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Slate's Jurisprudence: Cruel, Unusual Injections?

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Slate's Jurisprudence: Cruel, Unusual Injections?

Law

Slate's Jurisprudence: Cruel, Unusual Injections?

Slate's Jurisprudence: Cruel, Unusual Injections?

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  • <iframe src="https://www.npr.org/player/embed/5205760/5205761" width="100%" height="290" frameborder="0" scrolling="no" title="NPR embedded audio player">
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Several death row inmates, including Michael Morales in California, are challenging their sentences on the grounds that lethal injection is cruel and unusual punishment. Alex Chadwick talks to Slate legal analyst Dahlia Lithwick about the legal objections to lethal injection.

ALEX CHADWICK, host:

This is DAY TO DAY. I'm Alex Chadwick.

MADELEINE BRAND, host:

And I'm Madeleine Brand. Coming up: a love story with a really tasty happy ending.

CHADWICK: First this: In California, a federal judge is considering whether the form of lethal injection currently used for executions in the state is constitutional. The case involves a convicted rapist and murderer who argues that the injections may be unnecessarily painful. He's scheduled to be executed next week. This is just the latest of a growing number of such challenges around the country. Joining us for perspective on the matter is Dahlia Lithwick. She's legal analyst for the online magazine Slate and for DAY TO DAY. Dahlia, what exactly do these death row inmates say is the matter with the lethal injection process? This is supposed to be a more humane form of execution.

Ms. DAHLIA LITHWICK (Legal Analyst, Slate): That's right, Alex, and 37 of the 38 states that currently have the death penalty, this is their preferred method of execution, but prisoners are complaining that it doesn't work, that it's causing a tremendous amount of pain, more so than was present in death sentences using the electric chair or gas. If those other forms of execution violated the constitutional ban on cruel and unusual punishment, they argue, then how much more so should this, which may be causing more pain?

CHADWICK: Just explain will you. This is a kind of a three-drug procedure. What's the part that doesn't work?

Ms. LITHWICK: That's right, Alex. It's a combination, a sort of cocktail, if you will, in most states, of three different drugs that are delivered sequentially to the prisoner. The first is called sodium pentothol. That renders him unconscious. The second is something called pancuronium bromide, and what that does is slowly paralyzes his muscles and his lungs. The third drug, and the final one, is called potassium chloride. That induces cardiac arrest, and eventually, that's the one that's supposed to kill him.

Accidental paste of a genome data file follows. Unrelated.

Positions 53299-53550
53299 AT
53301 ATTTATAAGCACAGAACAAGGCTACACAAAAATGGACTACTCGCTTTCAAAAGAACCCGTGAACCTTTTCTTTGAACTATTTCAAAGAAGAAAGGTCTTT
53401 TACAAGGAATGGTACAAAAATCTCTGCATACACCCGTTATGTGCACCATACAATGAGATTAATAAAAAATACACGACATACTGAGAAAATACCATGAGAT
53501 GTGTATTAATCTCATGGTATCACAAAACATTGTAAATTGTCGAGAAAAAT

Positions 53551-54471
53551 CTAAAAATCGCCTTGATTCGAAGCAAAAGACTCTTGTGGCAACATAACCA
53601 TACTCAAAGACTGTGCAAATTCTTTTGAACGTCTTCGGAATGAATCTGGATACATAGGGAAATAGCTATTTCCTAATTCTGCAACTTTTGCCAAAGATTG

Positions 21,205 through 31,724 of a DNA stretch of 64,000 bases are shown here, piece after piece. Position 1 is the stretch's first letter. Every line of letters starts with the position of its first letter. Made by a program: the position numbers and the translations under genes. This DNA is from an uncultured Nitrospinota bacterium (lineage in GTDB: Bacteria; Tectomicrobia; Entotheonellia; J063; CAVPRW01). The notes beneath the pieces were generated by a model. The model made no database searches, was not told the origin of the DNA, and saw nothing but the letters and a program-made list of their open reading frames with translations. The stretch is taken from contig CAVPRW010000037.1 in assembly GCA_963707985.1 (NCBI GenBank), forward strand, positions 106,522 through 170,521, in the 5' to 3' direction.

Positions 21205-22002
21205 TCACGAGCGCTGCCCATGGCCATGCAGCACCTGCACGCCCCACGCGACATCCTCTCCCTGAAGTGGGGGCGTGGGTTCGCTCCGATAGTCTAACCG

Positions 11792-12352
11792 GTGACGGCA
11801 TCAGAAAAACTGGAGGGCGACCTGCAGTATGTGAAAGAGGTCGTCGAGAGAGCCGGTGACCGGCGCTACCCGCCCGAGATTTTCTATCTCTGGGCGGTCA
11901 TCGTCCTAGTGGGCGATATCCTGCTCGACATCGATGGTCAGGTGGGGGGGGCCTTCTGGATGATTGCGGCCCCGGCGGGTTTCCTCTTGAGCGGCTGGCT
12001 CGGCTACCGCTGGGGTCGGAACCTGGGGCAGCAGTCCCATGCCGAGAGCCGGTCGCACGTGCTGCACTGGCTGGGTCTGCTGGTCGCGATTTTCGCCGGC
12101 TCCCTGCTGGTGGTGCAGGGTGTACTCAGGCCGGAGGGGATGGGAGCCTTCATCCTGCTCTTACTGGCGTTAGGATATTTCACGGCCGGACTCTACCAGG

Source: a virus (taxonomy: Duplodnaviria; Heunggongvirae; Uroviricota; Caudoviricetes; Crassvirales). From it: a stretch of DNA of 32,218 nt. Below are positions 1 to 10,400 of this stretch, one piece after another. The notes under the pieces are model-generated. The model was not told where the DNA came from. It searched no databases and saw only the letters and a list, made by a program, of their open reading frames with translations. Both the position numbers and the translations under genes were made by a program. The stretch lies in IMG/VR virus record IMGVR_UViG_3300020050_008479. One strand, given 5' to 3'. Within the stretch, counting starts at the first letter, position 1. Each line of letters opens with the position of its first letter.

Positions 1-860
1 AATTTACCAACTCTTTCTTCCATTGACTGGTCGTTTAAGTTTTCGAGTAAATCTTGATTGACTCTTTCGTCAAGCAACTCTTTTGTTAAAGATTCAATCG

The problem that these inmates are raising is that number two, by paralyzing your muscles, makes you unable to express the actual agony that you're feeling when number three kicks in, so that, in effect, because your muscles are locked, you can't cry out, and you can't moan. What you're doing is experiencing horrible pain that isn't communicated in any way.

And a 2005 report in a medical journal, British medical journal called The Lancet, sort of shored that up. They said in the 49 executions that they had studied, in 43 there wasn't enough of that anesthetic to really mask the pain, and they claim that as a consequence, an awful lot of people dying of lethal injection are being subject to long moments of painful burning agony that they just cannot communicate.

CHADWICK: So, the judge in this case, how will he make a decision if indeed you can't tell because you're masking the signs of pain? How do you know?

Ms. LITHWICK: Well, what he says is he's very concerned, and it's important to bear in mind he has rejected such claims before, he's saying that recent accounts of death row inmates who suffer episodes of very heavy breathing, of heaving chests, long, long periods of time when it's clear that they are not yet anesthetized, concerns him, and he cited specifically the Stanley Tookie Williams execution. Williams was still breathing a minute after the drug was administered. And the January 13 execution of a prisoner called Clarence Ray Allen, who needed to be given a second dose of one of the chemicals. What he's saying is, I need to know whether there are other alternatives out there that are less painful, whether the parties can agree. So what he's not going to do is stop the execution. He would stop the scheduled execution for next week and then find a different means for doing so, if in fact he determines today that there needs to be a hearing on the matter.

CHADWICK: Aren't these cases inevitably going to the Supreme Court, Dahlia?

Ms. LITHWICK: Well, that's where it really gets wacky, Alex, because for the past few weeks, the Supreme Court has halted two Florida executions, they've agreed to stay a Missouri execution, but then at the same time, they've permitted three other executions in Texas and Indiana. All of these claimants were saying, lethal injection, lethal injection, and so the question becomes: what is the pattern here? What is the Supreme Court trying to tell us? Experts are saying that it looks like the majority of the court is willing to hear argument that says, I want to raise this as a civil rights claim at the trial level. So they don't want to hear the issue on the merits of cruel and unusual punishment, but they do say that the prisoners who come forward and say they never got to argue this should have their day in court.

CHADWICK: Opinion and analysis from Dahlia Lithwick. She covers the courts for the online magazine Slate and for DAY TO DAY. Dahlia, thank you again.

Ms. LITHWICK: My pleasure.

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